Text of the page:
Are School Trustees Important?
Trustees must be able to act as parents' and students' elected advocates
By Paul Bocking
A toxic work environment and allegations of murky procurement contracts and sideline business deals at the headquarters of the Toronto District School Board were exposed in the media last year, implicating trustees and the director of the TDSB. Public concern over their conduct helped defeat an unusual number of incumbent trustees in the recent municipal election, and led Ontario's education minister Liz Sandals to ask former educator Margaret Wilson to investigate.
Released in mid-January, her findings of a "culture of fear" among board staff said to be harassed and under surveillance by some trustees and top administrators were widely reported in the media, as was the director's initial refusal to reveal her salary to the trustees. Wilson recommended sharply reducing the capacity of trustees to intervene in areas considered beyond their responsibility such as the hiring of principals in their wards, procurement, and pet projects such as a scheme by the director and a former chair of the board to place teachers in a private school in Vietnam.
A key issue here is the proper balance between relying on the professional expertise of senior school board staff, and the democratic oversight provided by trustees. Wilson's report clearly identifies where trustees overreached their mandate and micromanaged. However, in the report's final pages, Wilson introduces a new issue. She argues that trustees have intervened to prevent necessary school closures to protect their popularity among their constituents. One could present this another way: parents and local residents believe their neighbourhood school is still needed and their elected trustee supports them. Following Wilson's report, the provincial government demanded the TDSB prepare a plan to sell "underutilized" schools, arguing that the prompt sale of these lands and buildings would bring in cash to help meet the board's approximately $3 billion backlog of much-needed repairs.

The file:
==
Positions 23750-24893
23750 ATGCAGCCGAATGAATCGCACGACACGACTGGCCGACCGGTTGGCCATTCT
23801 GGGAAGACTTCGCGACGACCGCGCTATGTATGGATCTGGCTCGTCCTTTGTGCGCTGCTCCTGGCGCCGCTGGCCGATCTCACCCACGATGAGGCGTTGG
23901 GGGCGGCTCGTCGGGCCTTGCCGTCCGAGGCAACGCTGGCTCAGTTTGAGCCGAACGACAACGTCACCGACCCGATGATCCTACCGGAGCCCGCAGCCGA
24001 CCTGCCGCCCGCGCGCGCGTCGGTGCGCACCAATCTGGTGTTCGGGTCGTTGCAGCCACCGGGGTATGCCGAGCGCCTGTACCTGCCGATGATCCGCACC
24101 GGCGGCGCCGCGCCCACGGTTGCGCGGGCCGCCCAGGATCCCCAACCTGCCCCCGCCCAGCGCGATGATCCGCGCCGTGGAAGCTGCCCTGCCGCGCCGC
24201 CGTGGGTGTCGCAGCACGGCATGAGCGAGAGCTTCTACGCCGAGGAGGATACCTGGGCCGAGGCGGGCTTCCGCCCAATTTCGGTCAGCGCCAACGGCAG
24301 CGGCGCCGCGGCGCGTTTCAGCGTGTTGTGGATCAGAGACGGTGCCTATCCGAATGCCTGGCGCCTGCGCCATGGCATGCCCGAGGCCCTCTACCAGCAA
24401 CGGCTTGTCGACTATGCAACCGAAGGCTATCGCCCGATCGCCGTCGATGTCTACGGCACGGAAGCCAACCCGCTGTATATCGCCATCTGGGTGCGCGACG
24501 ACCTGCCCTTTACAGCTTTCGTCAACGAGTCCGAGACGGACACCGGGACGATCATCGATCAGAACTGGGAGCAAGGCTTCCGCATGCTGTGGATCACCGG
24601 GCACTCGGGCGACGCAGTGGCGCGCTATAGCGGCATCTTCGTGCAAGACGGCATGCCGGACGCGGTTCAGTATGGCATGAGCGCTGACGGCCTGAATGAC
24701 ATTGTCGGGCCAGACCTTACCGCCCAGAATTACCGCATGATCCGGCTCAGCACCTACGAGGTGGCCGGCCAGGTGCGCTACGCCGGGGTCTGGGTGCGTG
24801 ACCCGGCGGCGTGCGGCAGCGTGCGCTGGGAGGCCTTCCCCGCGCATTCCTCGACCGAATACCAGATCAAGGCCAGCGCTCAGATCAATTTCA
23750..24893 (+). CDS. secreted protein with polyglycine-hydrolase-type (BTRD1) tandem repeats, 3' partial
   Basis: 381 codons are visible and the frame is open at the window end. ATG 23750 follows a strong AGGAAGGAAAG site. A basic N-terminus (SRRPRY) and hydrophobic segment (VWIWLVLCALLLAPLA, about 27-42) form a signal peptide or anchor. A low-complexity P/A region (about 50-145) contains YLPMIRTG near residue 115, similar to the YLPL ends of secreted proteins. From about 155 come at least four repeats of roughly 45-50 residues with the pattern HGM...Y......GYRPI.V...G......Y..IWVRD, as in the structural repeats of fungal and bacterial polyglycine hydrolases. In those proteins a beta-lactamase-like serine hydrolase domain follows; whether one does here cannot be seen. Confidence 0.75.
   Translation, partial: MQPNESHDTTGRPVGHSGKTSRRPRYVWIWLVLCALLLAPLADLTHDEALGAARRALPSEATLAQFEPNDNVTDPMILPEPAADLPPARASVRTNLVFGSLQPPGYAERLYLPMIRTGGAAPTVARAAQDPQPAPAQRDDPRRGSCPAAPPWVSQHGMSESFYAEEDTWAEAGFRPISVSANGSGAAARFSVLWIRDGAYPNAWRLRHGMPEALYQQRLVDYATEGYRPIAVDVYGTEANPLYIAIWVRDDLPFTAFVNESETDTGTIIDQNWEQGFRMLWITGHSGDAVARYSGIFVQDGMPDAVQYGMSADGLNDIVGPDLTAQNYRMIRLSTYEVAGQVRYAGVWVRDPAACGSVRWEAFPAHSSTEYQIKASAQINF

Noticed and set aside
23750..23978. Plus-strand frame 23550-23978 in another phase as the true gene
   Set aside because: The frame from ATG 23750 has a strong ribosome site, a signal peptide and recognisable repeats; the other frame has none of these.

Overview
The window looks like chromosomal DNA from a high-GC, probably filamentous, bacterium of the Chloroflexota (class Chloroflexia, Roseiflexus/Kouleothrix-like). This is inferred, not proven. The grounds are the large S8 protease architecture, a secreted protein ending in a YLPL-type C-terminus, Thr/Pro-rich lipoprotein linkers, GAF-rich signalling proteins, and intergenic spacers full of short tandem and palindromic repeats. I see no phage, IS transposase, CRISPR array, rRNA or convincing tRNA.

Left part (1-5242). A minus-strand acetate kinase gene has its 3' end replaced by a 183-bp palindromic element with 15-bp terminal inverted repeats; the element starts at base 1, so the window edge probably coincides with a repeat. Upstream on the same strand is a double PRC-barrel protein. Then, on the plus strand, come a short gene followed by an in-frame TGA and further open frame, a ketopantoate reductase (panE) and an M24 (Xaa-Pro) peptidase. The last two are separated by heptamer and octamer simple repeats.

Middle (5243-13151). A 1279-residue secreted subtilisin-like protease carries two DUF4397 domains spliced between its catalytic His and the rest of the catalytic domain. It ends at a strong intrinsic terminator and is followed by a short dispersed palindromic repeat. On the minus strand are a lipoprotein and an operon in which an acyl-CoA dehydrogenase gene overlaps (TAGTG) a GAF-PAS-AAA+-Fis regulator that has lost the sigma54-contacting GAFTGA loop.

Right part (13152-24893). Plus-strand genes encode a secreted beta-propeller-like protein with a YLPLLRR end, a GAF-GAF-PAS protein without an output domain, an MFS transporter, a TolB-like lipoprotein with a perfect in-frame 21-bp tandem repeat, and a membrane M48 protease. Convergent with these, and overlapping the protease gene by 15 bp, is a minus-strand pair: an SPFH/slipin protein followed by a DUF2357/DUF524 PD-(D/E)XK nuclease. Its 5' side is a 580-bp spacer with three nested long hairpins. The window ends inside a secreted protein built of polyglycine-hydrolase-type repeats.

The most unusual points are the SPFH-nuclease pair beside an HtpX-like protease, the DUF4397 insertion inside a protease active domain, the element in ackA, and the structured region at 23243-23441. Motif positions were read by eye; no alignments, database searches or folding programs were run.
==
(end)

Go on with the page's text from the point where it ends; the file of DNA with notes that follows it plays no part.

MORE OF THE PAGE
The provincial government may be hoping to slide through the politically controversial school closures by raising this among recommendations that otherwise nearly entirely focus on providing remedies to the widely recognized bad behaviour of some senior board staff and trustees.
Selling off these public lands and buildings to the market would be a big loss for the common good. It is true that a number of high schools are currently operating well under capacity. However, secondary student enrollment is projected to increase in four to five years as the grandchildren of baby boomers begin to graduate from elementary school. In the meantime, and where future growth may not be sufficient in some areas of the city, we could make real the rhetoric of schools as community hubs, endorsed by current and past premiers with an enthusiasm not matched by meaningful funding. By adapting to demographic changes and continuing to serve the public good, new uses could include seniors' centres, community health clinics, or the renting of space to the city to provide affordable, quality child care. None of this is readily possible if the provincial government continues to pressure the TDSB to unload these properties onto the market (more condos?) for short-term cash. With Toronto's rapidly rising property values, it could become prohibitive to acquire new large public spaces. We need to think of how best to use these resources for the long term.
Reducing the power of school trustees also has consequences for local democracy. Most would agree trustees should not interfere in the everyday operations of schools and the work of professional educators, or attempt to build up "ward fiefdoms" for their electoral advancement. However, at their best, by being responsive to parents, trustees can be strong advocates for public education, especially when this passion is not shared by other levels of government. Toronto trustees spoke out publicly against deep cuts to school funding under former Conservative premier Mike Harris. They helped galvanize large-scale, successful opposition to mass school closures across the city. Harris ensured that under the newly amalgamated TDSB, trustee compensation was reduced from a full time salary to a token $5000 honorarium, ensuring few could afford to devote substantial time to the job. Since then, TDSB trustees' income has increased. Currently they receive approximately $25,000.
Some American cities such as New York and Chicago have replaced elected trustees with boards appointed directly by the mayor. These corporately aligned mayors have pushed the opening of privately run, publicly funded charter schools and the closure of dozens of public schools, while their state governments implement increasing numbers of high-stakes, standardized tests beginning in primary school. Opposition from parents (and senior students) was weakened by the absence of a directly accountable board of trustees. These systems do not provide a positive model for Toronto. In the case of the TDSB, a weakened board of trustees will likely result in a corresponding increase in the power of top board administrators and ultimately the provincial Ministry of Education. To ensure our school system is responsive to the needs of our students and parents at the highest levels of government policy, trustees must be able to act as their elected advocates.